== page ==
Regardless of whether you are a Web designer, IT administrator or not-so-humble end user of the world wide web, the chances are that the new European Commission’s rules on cookies – which became law in late May of this year – will have changed your outlook on the Internet.
The new cookie privacy rules are the result of revisions to the EU Privacy and Electronic Communications Directive (2002), which was revised by the Citizen’s Rights Directive (2009) and implemented in the UK through the Privacy and Electronic Communications Regulations (2011).
There are some exceptions to the legislation, but they are very few and far between.
This is a substantial change from the previous regime under which cookies were dropped onto a user’s computer, unless the user had specifically `opted out’ for the site concerned.
The law change – which has been overseen in the UK by the Information Commissioner’s Office – has been implemented to provide greater privacy for Internet users, and controls what data a website administrator can drop onto a visitor’s computer.
Although the new legislation is still in its early days of deployment – and the ICO has not yet begun `discussions’ with any sites for failing to abide by the new rules – my observations are that implementing the directive has not been an easy task for most IT professionals, whilst few Internet users – except those within the IT function – are fully aware of the new requirements and what they mean.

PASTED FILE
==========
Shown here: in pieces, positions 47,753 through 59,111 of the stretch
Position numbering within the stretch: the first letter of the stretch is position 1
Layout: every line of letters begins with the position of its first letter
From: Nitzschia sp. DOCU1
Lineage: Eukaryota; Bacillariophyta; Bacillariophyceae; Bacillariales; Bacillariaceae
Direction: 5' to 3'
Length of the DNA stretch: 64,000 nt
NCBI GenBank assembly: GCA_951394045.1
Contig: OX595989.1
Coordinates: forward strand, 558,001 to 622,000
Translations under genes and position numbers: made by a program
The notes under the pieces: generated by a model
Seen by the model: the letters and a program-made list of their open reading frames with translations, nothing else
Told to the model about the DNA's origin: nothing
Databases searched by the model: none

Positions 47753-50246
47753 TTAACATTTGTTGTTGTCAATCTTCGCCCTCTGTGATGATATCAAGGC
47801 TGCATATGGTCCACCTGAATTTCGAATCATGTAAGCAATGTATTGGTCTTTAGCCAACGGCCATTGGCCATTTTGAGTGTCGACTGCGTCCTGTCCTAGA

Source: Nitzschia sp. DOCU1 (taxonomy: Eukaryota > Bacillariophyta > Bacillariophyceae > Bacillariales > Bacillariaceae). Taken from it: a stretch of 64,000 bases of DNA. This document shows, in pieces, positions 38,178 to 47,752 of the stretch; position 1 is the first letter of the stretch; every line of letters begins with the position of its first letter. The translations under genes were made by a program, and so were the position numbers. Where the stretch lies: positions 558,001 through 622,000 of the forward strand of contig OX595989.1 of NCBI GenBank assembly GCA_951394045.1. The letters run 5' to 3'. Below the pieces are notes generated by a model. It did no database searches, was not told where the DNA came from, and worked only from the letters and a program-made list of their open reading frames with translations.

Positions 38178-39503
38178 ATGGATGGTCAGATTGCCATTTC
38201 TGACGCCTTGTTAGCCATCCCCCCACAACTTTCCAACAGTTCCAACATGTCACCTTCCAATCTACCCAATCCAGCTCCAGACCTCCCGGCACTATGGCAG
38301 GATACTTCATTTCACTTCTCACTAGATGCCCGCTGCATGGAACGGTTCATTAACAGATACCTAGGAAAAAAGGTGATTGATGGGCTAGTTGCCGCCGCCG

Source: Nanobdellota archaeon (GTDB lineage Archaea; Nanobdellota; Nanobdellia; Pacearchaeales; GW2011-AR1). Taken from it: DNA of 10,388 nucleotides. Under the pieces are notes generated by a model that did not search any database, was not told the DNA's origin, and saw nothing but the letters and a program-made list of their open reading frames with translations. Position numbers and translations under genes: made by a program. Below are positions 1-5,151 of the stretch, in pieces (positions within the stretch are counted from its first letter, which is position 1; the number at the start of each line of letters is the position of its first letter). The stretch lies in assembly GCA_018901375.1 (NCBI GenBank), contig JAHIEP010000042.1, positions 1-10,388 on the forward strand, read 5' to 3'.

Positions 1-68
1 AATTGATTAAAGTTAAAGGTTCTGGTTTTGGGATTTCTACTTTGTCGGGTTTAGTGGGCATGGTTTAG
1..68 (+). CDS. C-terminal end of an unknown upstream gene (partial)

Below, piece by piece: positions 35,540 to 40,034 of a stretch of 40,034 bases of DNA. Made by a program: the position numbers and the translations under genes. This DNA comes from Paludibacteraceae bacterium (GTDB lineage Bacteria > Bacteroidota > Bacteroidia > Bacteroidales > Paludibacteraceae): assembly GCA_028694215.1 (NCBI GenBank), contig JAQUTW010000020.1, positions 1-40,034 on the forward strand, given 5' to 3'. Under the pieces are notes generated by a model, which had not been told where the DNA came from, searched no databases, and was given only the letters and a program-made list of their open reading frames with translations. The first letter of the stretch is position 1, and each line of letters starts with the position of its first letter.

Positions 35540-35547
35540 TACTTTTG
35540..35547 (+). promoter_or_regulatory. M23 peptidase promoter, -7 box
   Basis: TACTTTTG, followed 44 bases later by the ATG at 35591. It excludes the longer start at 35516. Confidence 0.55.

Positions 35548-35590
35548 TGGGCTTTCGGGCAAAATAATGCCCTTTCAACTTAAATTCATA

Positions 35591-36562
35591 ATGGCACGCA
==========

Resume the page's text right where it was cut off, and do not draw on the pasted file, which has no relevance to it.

The UK’s ICO has issued some helpful guidance notes centering on the need for sites to perform a cookie audit, a user-impact assessment and an action plan. Most automated ‘website in a box’ services have also launched an EU cookie facility for their clients.
Welcome to the world of geo-location
Geo-location is a discipline that is firmly on the modern Internet-aware business agenda, as it can bring tremendous marketing rewards to the site concerned, in the form of geo-marketing activities and targeted messages.
It’s worth noting that the new cookie legislation presents a number of risks to portals that use geo-location technology – and many business have discovered that the risks can potentially outweigh the rewards, mainly because their site is now required to interpret a lot of the data on the user `in the clear,’ including location, time and Web-browsing habits.
In view of this, businesses will need to be cautious when embracing mobility and all the features that come with it – as well as including mobile devices within their corporate security strategy and integrating those devices within their business asset management programme.
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